When you're eager to lose weight, it's tempting to try anything that promises results. But those are often empty promises from marketers who want to sell a product. China Slim Tea is meant to be used as a short-term laxative, and any weight loss you may experience is not fat loss.
China Slim Tea will not help you lose weight.
Tea for Weight Loss?
When you saw the bright green label boasting the product name China Slim Tea Dieter's Delight, you were likely intrigued. Can a tea really help you lose weight?
The answer is no, it can't.
Some research has shown that green tea extract — a very concentrated form of the tea — may have an effect on fat metabolism, but the mechanism is not well understood, and evidence from human trials is scarce, according to a research review published in Advances in Nutrition in March 2013.
The only ingredient in China Slim Tea is senna. Senna is an herb, the leaves and fruit of which are used medicinally. Its main use is as a laxative, and it is approved by the FDA for over-the-counter use for that purpose. According to the U.S. National Library of Medicine, senna is effective for short-term treatment of constipation. Senna is also sometimes used to cleanse the bowels before a colonoscopy.
Senna has not been proven effective for any other uses, including treatment of hemorrhoids, irritable bowel syndrome, anal fissures or weight loss.
Read more: The Ultimate Guide to Fat Loss
Laxatives and Weight Loss
Some people think that laxatives aid weight loss by reducing or preventing the body from absorbing calories from food. According to the National Eating Disorders Association, people who binge eat may use laxatives after a binge to help push out food before the calories can be absorbed.
In reality, laxatives do no such thing. They can't prevent absorption of calories. However, they may cause increased fluid loss, according to Barnard College. This can make you temporarily weigh less on the scale, but it is only water weight loss, not fat loss. As soon as you replace those fluids, your weight will go back up.
Dangers of Senna
Long-term laxative use can have serious effects on your health. Laxatives can interfere with the absorption of nutrients, including electrolytes such as sodium and potassium. This can contribute to heart function disorders, muscle weakness, liver damage and other problems, reports Columbia University's Go Ask Alice!
Regular use of laxatives, including the senna in China Slim Tea, can cause severe damage to the digestive tract by weakening the intestinal muscles that contract to push food through the intestines. If users cease taking the laxative, they may have trouble having a bowel movement and become bloated and constipated. In turn, many users resort to using laxatives again, which creates laxative dependence.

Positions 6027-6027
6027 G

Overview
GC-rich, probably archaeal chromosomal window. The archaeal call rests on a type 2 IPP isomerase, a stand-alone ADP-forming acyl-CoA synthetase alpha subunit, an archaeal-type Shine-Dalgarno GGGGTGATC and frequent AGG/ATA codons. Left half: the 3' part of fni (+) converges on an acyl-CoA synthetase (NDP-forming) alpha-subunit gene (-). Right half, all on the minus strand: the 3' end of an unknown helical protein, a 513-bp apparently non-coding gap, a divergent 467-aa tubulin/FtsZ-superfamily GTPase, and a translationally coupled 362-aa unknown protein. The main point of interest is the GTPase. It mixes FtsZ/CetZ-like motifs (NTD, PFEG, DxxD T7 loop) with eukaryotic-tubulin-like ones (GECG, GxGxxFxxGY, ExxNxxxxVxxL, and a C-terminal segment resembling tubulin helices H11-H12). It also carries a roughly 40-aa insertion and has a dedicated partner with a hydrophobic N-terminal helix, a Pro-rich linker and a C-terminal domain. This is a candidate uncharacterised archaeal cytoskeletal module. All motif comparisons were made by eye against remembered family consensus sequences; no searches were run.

Long-term use of senna has also been linked to liver damage. The U.S. National Library of Medicine warns that you should not exceed the recommended dose or use senna for more than two weeks. It also says that you should not use senna if you have abdominal pain or diarrhea and that pregnant or nursing women should be sure to check with their doctor before using senna.
Read more: 10 of the Most Common Weight-Loss Mistakes
Losing Weight Safely
Don't rely on pills, powders or teas promising quick weight loss. Anything that seems too good to be true typically is, and some of these quick fixes can be dangerous.
The truth is that weight loss isn't easy. It takes a commitment to eating a healthy, calorie-controlled diet and exercising regularly. No matter what a box of tea or a bottle of pills tells you, diet and exercise are the only proven effective ways to lose weight and keep it off.
Rather than focusing on finding a magic potion or pill — or tea — that will help you slim down, concentrate on reducing your calorie intake from processed foods, fast foods and junk foods and increasing your intake of fresh fruits and vegetables, whole grains and lean protein. In addition, incorporate more physical activity into your daily routine, aiming for 30 to 60 minutes of exercise on most days of the week.
- U.S. National Library of Medicine: "Senna"
- Columbia University: Go Ask Alice! "Diet Teas ... or Diet Tease?"
- Advances in Nutrition: "The Effect of Green Tea Extract on Fat Oxidation at Rest and During Exercise: Evidence of Efficacy and Proposed Mechanisms"
- National Eating Disorders Association: "Laxative Abuse"
- Barnard College: "The Facts About Laxatives"